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Some great titles to choose from

“Crime Beat” by Michael Connelly. My favorite mystery writer has collected his articles from his life as a crime reporter in Florida and Los Angeles in this nonfiction work. With sections titled “Cops,” “Killers” and “Cases,” this is an interesting look at the crimes themselves and how they shaped Connelly as a mystery writer. Connelly is a terrific writer who sets a new benchmark for the true crime genre.

“The Attack” by Yasmina Khadra. “The Swallows of Kabul” was a heart-wrenching story set in Taliban- ruled Afghanistan. Khadra’s follow-up looks at another devastating situation: the conflict between Palestine and Israel. Dr. Amin Jaafari is a highly respected Arab doctor working in Israel. When his wife is killed in a terrorist bombing, his life, his work and his faith are called into question.

“The Bookwoman’s Last Fling” by John Dunning. Cliff Janeway, a former homicide detective turned rare book dealer, is back in another terrific mystery. When Janeway is invited to Idaho to appraise the collection of a wealthy horse trainer, he finds his host dead and some rare volumes missing. Ties to the earlier death of Geiger’s wife, a collector of children’s books, lead Janeway on a dangerous search for the truth. Dick Francis fans should check this out.



“The Omnivore’s Dilemma: A Natural History of Four Meals” by Michael Pollan. The author of “The Botany of Desire” explores what we eat and how we let it be produced. Whether from an organic grocery store, a supermarket, or your own back yard, all food has its origins somewhere else. The predominance of corn in 45 percent of the items found in a supermarket is just one of the eye-openers. This is not an ideological manifesto but a well-researched and often humorous look at the way we eat.

“Charlie Bone and the Hidden King” by Jenny Nimmo. The fifth installment of this thrilling series for young readers finds young Charlie Bone back at Bloor’s Academy, a school for the special descendants of the Red King. On New Year’s Eve, Charlie and his friends discover that every animal, wild or pet, has disappeared. Charlie sets out to solve the mystery and finds himself one step closer to discovering the truth about his father.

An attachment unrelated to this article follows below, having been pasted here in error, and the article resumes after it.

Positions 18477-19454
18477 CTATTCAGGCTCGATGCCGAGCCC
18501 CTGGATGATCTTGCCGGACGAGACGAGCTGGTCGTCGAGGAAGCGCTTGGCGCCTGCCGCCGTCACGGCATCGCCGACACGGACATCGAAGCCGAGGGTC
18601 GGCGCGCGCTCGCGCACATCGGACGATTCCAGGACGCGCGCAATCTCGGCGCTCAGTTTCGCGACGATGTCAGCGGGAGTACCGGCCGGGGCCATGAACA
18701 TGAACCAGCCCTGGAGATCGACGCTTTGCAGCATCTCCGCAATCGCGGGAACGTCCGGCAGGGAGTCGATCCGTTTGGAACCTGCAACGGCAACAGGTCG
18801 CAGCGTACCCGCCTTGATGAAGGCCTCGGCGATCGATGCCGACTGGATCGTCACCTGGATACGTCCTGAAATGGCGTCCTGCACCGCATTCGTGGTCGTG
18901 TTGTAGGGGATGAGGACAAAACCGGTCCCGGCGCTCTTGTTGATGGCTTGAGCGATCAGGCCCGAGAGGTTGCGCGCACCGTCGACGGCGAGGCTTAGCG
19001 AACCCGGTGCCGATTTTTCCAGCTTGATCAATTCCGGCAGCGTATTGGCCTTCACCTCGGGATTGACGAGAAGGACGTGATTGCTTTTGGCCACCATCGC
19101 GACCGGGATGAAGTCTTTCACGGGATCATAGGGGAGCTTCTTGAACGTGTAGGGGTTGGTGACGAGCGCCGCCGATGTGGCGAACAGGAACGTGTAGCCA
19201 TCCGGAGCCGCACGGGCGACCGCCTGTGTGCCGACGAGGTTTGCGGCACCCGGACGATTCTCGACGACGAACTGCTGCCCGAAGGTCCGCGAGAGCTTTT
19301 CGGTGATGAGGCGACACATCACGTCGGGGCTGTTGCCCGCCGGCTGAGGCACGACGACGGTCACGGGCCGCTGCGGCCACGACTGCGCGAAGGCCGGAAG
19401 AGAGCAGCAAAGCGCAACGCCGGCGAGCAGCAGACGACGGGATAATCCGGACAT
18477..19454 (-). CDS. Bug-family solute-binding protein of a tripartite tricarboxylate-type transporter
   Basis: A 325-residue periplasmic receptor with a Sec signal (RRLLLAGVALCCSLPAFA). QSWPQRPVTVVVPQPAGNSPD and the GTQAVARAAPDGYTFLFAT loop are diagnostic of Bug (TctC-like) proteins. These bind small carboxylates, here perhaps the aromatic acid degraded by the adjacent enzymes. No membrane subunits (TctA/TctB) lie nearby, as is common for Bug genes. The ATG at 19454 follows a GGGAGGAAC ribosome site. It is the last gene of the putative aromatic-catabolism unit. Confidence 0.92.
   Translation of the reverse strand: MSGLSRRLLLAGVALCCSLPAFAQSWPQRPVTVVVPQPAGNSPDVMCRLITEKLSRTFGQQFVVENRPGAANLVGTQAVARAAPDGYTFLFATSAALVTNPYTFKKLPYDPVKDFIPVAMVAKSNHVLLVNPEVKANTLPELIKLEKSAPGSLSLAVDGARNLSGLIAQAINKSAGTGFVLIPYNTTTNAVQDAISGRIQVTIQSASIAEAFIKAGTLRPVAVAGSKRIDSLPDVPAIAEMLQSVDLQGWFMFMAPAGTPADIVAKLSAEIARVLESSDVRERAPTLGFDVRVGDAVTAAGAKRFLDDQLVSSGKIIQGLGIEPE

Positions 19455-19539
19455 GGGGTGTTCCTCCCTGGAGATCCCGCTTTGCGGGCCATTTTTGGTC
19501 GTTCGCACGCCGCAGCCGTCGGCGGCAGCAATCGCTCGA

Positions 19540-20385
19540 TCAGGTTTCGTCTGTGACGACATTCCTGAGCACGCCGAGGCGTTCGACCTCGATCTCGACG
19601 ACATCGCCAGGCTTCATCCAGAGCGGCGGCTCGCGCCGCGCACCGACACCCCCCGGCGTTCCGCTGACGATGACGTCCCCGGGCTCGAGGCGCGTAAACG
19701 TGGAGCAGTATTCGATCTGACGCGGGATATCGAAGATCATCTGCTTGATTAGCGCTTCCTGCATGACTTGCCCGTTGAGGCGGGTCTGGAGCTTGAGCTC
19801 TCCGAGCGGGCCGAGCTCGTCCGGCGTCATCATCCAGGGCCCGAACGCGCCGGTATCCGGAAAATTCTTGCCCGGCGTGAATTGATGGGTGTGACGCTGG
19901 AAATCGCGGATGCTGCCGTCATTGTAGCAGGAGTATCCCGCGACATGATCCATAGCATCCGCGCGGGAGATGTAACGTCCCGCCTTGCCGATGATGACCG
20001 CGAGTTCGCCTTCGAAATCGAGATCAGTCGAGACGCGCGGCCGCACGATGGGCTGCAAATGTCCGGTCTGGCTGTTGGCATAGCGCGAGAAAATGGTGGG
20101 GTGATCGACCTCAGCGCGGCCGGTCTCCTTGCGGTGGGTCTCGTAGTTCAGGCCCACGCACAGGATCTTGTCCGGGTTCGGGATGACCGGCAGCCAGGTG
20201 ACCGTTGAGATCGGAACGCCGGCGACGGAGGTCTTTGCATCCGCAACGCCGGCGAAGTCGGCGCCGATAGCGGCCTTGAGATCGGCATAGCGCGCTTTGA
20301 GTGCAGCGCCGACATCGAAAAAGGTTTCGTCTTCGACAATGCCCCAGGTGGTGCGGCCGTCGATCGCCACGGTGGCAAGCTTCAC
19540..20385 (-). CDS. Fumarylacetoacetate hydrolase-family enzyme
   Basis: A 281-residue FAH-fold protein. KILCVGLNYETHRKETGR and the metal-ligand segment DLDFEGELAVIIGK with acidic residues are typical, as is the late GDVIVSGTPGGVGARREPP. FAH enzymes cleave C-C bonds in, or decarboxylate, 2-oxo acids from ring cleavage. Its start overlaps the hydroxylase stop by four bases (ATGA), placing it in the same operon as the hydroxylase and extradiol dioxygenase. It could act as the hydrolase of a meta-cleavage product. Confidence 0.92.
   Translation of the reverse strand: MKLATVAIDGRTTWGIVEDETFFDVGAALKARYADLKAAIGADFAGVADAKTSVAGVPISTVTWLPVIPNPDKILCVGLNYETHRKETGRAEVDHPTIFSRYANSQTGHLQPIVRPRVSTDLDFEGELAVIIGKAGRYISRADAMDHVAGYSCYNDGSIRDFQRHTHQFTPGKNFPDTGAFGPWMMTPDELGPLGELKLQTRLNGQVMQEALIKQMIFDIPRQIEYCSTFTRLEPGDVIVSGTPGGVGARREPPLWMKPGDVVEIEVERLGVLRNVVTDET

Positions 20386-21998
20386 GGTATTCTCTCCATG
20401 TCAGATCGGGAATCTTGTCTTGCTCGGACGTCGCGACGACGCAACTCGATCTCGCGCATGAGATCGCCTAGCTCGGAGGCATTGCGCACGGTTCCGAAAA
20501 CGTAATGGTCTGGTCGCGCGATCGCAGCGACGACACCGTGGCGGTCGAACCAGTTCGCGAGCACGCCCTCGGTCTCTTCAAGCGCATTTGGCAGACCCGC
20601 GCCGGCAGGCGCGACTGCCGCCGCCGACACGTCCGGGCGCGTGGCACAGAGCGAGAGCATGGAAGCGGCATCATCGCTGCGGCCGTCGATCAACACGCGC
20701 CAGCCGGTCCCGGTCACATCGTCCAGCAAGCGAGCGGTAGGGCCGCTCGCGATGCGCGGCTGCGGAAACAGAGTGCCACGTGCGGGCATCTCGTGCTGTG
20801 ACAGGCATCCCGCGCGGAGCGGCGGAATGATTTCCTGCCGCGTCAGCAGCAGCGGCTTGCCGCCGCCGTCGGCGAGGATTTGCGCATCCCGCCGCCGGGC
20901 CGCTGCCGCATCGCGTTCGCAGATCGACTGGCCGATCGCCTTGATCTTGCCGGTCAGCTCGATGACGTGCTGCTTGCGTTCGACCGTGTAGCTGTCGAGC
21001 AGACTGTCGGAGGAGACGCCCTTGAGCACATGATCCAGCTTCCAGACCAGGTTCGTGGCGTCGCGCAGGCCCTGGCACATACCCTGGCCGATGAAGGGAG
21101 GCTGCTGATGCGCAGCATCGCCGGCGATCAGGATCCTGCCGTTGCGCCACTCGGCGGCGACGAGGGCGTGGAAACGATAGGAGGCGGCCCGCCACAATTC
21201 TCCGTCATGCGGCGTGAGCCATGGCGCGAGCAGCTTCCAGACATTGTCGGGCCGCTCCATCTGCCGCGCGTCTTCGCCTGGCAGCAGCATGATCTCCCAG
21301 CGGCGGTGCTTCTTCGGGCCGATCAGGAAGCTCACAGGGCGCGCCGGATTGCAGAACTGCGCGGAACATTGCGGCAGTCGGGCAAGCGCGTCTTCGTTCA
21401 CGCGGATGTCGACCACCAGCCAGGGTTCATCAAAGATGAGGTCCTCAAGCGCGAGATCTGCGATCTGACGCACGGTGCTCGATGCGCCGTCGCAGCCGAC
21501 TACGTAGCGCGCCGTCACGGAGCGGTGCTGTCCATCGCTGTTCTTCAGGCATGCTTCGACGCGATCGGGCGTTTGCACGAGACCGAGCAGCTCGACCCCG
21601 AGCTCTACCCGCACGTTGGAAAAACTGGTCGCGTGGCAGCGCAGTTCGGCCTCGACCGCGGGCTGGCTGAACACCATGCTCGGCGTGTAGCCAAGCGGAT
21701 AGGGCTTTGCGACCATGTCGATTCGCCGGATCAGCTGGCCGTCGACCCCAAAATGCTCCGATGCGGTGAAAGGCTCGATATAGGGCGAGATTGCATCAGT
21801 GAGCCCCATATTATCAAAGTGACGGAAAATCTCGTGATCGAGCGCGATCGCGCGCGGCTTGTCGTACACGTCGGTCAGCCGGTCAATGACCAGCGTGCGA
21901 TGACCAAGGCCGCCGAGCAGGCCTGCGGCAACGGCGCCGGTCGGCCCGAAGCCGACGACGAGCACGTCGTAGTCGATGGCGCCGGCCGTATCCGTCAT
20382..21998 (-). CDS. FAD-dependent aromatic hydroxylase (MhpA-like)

“Lost and Found” by Oliver Jeffers. Every season I have a favorite picture book, and this is it! A small boy finds a penguin at his door, assumes it is lost, and sets out to return it to its home at the South Pole. During their journey, the boy shares stories with his companion. When the voyage ends, they make a wonderful discovery. This is a very special and simple story of friendship, with delightful illustrations.

New in paperback

“A Slight Trick of the Mind” by Mitch Cullin. Many writers have explored Sherlock Holmes, but few as successfully as Cullin in this novel about the famed detective’s not-so-golden years. At the end of WWII, the 93-year-old Holmes finds himself a lonely beekeeper facing the indignities of old age. His brother Mycroft and Watson are both dead; his only companion is the son of his housekeeper. But his mind is still active as he works to complete a manuscript about one of his puzzling cases.

“Blood from a Stone” by Donna Leon. Few mystery series have caught on with readers as has Leon’s Venetian detective stories. Commissario Guido Brunetti explores the murder of an unknown street vendor, a probable illegal immigrant from Senegal selling knock-off designer handbags to tourists. When uncut diamonds are found in the victim’s room, the case is whisked away from Brunetti and the corrupt bureaucracy that is oh so Italian takes over. Leon is a talented writer who captures both Venice and the bad guys equally well.

“The Third Secret” by Steve Berry. The author of “The Amber Room” has really grown into his writing in this thriller centered on the papal succession. The Pope’s secretary, Monsignor Colin Michener, has been sent to Romania to find an elderly cleric who translated three cryptic prophecies of the Lady of Fatima and may hold the key to the mystery. This is fun and suspenseful.

“Deer in My Garden” by Carolyn Singer. Local gardeners know Singer from her successful Foothill Cottage Gardens nursery. She has written for many publications and appeared on HGTV. Singer understands that wildlife is a gift to the garden, so the secret is to find “yucky” plants and flowers that discriminating deer will turn up their noses at. This book contains listings of perennials and shrubs that work particularly well here in deer country.

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Compiled by manager Alison Jones-Pomatto at The Book Seller, 107 Mill St., Grass Valley, 272-2131. Hours are Mon. through Fri. 9:30 a.m.-7 p.m., Sat. 9:30 a.m.-5:30 p.m., Sun. 11 a.m.-4 p.m.


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